//The X-20 Dyna-Soar: The Air Force Space Plane With A Dark History

The X-20 Dyna-Soar: The Air Force Space Plane With A Dark History

Space travel technology and rocketry always sit on the fine line between uses for evil and applications for the betterment of society. The same technology that can be used to ferry astronauts from across the world to a space station can alsdo be utilized to deliver a nuclear payload anywhere on earth. In fact, some of the most successful NASA missions, including the Mercury missions and the Apollo 11 moon landing, were made possible through the work of Wernher von Braun, a NASA engineer who formerly developed V2 ballistic missiles for Nazi Germany in World War II.

Similarly, Boeing’s X-20 space vehicle named the “Dyna-Soar” (Dynamic Soaring) had other-than squeaky clean origins. The proposed vehicle itself dates to the late 1950s, but the original concept can be traced back to Nazi Germany. Over the course of the war, Nazi engineers were hellbent on making aircraft (spacecraft) that could reach the continental United States. Nazi scientists were successful in creating the first ever fighter jets. In the mind of Nazi high brass, the United States was the obvious next target after Europe was conquered. Fortunately, that never came to pass, but it wasn’t for lack of trying. Nazi scientists at the Peenemunde Research Center, where von Braun once worked, were in the beginning stages of developing a space plane capable of dropping bombs from low-orbit. 

Never saw the light of day

Boeing’s design in the 1960s followed the lines of the same concept and could have been weaponized with ease given its 10,500 pound maximum payload. Verifiable details on the X-20 are murky at best as it never made it past the prototype stage, and it never actually flew. But the project came so close to being greenlit that astronauts and test pilots were actively training to fly the craft using simulators. Neil Armstrong himself worked on creating such simulators. According to Armstrong, the Dyna-Soar itself was a separate project developed by the United States Air Force and not NASA.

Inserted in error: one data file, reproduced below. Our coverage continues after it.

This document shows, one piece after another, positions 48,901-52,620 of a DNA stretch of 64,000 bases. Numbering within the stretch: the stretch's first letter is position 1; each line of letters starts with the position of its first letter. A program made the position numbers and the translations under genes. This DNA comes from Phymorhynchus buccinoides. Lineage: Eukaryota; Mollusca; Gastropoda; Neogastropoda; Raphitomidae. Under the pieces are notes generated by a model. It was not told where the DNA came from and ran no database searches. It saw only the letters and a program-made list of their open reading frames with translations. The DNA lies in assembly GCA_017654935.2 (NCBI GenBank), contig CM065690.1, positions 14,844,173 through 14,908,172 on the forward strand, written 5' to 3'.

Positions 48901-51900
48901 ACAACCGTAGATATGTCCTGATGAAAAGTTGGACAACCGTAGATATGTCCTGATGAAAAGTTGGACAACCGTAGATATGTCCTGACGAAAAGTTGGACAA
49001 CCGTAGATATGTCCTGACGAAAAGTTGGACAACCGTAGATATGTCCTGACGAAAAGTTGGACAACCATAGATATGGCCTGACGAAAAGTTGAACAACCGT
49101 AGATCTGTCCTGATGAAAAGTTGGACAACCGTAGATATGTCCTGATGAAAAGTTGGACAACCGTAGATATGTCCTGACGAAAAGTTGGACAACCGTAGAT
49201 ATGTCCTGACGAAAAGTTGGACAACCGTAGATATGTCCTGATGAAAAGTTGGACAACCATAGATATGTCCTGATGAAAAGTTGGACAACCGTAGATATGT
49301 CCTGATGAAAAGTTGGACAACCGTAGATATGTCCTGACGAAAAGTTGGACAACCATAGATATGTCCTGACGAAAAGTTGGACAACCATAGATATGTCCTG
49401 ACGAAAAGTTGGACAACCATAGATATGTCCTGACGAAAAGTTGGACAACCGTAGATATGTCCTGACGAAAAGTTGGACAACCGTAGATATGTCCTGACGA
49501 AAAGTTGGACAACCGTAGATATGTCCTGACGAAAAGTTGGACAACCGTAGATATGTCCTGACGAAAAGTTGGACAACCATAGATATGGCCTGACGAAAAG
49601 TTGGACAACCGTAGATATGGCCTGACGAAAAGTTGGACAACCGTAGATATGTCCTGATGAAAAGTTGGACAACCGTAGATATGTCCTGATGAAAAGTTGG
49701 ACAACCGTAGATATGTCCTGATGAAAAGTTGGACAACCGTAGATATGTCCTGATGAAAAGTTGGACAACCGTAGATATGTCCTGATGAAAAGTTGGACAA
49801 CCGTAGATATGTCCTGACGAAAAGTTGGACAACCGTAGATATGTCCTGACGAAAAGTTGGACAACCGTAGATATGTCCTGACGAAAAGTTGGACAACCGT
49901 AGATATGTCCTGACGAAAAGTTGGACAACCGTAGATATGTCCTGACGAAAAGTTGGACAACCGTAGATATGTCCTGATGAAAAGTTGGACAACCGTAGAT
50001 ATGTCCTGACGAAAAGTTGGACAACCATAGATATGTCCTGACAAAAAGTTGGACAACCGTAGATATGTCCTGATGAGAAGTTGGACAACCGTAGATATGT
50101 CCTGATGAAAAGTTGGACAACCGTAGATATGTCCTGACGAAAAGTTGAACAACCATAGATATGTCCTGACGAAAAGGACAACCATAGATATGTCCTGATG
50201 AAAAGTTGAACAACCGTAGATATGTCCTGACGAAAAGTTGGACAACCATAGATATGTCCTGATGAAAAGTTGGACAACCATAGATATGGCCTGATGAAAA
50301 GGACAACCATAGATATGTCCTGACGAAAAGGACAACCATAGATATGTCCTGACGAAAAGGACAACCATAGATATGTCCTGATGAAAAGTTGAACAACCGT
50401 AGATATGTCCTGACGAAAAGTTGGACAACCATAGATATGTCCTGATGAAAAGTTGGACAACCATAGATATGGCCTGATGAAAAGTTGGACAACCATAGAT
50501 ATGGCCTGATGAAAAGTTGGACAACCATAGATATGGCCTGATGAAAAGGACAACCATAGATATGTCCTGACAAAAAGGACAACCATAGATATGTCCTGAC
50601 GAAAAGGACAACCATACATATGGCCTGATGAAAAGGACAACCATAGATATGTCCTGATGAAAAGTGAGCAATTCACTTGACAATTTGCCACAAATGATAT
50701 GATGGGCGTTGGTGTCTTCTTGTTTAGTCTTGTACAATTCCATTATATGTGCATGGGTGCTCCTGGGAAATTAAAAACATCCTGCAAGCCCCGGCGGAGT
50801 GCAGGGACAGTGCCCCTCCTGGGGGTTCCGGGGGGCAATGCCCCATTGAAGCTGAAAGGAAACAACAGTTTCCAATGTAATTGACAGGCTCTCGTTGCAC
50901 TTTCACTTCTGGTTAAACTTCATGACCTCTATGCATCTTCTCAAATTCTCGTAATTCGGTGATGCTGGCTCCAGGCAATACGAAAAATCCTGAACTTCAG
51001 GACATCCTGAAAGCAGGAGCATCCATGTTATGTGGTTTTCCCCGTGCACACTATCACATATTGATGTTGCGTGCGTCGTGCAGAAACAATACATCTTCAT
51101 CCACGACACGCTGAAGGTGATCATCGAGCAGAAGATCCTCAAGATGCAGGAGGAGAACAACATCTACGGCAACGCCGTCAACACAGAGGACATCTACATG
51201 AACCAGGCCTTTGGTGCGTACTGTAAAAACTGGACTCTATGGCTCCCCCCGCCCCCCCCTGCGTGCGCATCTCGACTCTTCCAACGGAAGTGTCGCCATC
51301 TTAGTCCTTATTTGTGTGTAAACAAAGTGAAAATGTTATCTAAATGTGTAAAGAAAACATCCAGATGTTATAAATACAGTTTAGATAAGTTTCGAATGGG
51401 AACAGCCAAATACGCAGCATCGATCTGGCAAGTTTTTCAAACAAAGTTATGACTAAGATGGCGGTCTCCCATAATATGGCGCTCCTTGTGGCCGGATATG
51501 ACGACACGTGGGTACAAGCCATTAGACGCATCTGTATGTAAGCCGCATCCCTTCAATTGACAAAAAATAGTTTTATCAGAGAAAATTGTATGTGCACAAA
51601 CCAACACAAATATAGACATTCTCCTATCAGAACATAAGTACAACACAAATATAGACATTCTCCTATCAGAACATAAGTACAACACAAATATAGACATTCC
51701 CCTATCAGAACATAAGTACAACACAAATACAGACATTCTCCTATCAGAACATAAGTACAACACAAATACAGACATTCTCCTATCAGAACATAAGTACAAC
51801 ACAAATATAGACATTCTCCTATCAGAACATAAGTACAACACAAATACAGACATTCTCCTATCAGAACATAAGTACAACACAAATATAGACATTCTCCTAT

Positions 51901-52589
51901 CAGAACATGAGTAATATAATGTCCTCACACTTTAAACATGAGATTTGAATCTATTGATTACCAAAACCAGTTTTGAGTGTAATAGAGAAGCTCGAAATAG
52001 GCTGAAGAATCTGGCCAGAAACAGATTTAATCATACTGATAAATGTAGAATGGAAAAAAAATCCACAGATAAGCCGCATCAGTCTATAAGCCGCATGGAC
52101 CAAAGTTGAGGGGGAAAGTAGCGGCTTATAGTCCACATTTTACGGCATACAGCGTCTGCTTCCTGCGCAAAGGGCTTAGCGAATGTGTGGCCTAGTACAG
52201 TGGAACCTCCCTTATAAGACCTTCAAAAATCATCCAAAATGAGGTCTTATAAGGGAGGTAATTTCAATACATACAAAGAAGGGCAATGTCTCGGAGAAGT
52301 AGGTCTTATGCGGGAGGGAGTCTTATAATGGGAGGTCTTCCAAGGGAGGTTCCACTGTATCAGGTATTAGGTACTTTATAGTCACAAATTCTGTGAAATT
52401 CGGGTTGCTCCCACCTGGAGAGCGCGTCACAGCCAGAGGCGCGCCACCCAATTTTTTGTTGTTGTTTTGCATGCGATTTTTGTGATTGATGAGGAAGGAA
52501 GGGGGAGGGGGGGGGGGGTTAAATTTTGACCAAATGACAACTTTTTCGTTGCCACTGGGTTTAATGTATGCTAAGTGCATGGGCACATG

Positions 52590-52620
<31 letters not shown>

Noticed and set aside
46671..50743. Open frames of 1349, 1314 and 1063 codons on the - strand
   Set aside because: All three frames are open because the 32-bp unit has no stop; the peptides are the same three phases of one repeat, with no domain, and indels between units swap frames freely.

$410 million later and the project was scrapped. According to Boeing, the X-20 didn’t really have any realistic use in combat, and, given the proliferation of nuclear-capable missiles and long range strategic bombers, it was going to be very quickly outdated even if it did see the light of day. The project was officially shuttered on December 10th, 1963, a little under six years before Neil Armstrong walked on the Moon, without the help of a space plane.

About 60 years after the program was canceled, no prototypes are known to have survived, and all that currently exist are photographs of prototypes, illustrations of what it may have looked like in a completed state, and scale models of the craft.